the variables by three. Similarly, if you multiply the number of eggs by four, then you multiply the number of cups of milk by four as well. So these indeed are all equivalent ratios, one to two, three to six, 12 to 24. In every scenario you have twice as much cups of milk as you have number of eggs. So this would be proportional. So check. Now what would be an example of a non-proportional relationship? We'll stay in this baked
goods frame of mind. Let's say you're going to a cake store and you're curious about how much it would cost to buy a cake for different numbers of people. So let's say number of servings, number of servings in one column, and then the cost of the cake. And let me set up two
columns right over here. And so let's say if you have 10 servings, the cake costs $20. If you have 20 servings,
the cake costs $30. And if you have 40 servings,
the cake costs $40. Pause this video and see
if you can figure out whether this is a
proportional relationship. If it is, why? If it isn't, why not? Alright, well let's just think about the ratios again. And here our two variables are the number of servings
and the cost of cake. So if we look at the
ratio of the servings, servings, to cost, in this first situation it is 10 to 20, and then it is 20 to 30, and then it is 40 to 40. And so to see if these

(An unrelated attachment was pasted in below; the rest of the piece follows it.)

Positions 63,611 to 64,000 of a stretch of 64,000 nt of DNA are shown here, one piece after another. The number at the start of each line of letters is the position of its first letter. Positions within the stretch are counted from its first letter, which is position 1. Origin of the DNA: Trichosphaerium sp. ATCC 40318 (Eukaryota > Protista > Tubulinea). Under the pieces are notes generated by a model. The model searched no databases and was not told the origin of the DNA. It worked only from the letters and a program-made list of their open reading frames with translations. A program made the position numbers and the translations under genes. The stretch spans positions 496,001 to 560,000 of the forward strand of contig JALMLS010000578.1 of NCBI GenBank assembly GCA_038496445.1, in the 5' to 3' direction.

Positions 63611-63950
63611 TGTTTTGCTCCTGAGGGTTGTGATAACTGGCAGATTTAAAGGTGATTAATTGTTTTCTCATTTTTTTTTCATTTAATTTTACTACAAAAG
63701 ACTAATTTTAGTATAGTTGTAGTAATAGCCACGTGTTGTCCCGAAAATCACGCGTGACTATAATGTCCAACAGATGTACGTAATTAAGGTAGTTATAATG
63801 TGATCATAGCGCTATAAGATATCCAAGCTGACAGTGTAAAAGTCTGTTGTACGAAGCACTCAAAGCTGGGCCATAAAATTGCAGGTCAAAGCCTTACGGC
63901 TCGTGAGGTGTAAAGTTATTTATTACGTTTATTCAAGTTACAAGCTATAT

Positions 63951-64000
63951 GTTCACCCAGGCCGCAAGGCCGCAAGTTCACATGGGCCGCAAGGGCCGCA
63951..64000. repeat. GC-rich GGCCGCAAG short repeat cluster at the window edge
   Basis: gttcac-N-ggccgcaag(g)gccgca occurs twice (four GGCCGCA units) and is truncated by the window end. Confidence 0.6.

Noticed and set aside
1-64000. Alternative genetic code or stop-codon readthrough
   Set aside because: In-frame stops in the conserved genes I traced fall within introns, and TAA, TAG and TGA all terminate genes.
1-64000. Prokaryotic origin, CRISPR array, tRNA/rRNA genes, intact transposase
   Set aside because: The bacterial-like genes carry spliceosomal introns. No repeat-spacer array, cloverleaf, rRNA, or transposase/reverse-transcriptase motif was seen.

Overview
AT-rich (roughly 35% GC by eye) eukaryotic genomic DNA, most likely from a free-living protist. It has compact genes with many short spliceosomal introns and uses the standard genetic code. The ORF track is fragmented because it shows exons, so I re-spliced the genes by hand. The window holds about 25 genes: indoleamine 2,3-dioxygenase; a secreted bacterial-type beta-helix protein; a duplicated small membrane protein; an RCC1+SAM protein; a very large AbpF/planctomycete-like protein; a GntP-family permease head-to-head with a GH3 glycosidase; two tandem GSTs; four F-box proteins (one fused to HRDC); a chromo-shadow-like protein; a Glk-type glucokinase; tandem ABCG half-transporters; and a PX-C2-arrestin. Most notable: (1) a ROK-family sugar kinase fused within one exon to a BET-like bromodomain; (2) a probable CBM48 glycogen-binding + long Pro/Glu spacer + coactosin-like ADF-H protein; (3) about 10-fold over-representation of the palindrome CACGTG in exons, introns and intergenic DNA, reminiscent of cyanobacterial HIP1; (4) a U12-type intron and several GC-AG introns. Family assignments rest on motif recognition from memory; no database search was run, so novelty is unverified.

are equivalent ratios, when we go from 10 to 20 on the number of servings, we're multiplying by two. But when we go from 20 to 30 on the cost of the cake, we aren't multiplying by two, we're multiplying by
1.5, or one and a half. And similarly, when we go from 20 to 40, we are multiplying by two again, but to go from 30 to 40 we aren't multiplying by two, we're multiplying by one and one third. By one and one third. When we multiply our
servings by a given amount, we're not multiplying our cost of cake by the same amount. This tells us that this
is not proportional. One way to think about
proportional relationships, we already said, that the ratio between the variables will be equivalent. Another way to think about it is one variable will always be some constant times the first variable. So in our first example right over here we said the cups of milk is always two times the number of eggs. We can write that down. So cups of milk is always going to be equal to two times the number of eggs. And this number right over here, we call that the constant
of proportionality. And you wouldn't be able to set up an equation like this in this scenario. It would have to be more complicated. And so a proportional relationship, the ratios are equivalent between the two variables and you can set it up with an equation like this where you have a constant of proportionality.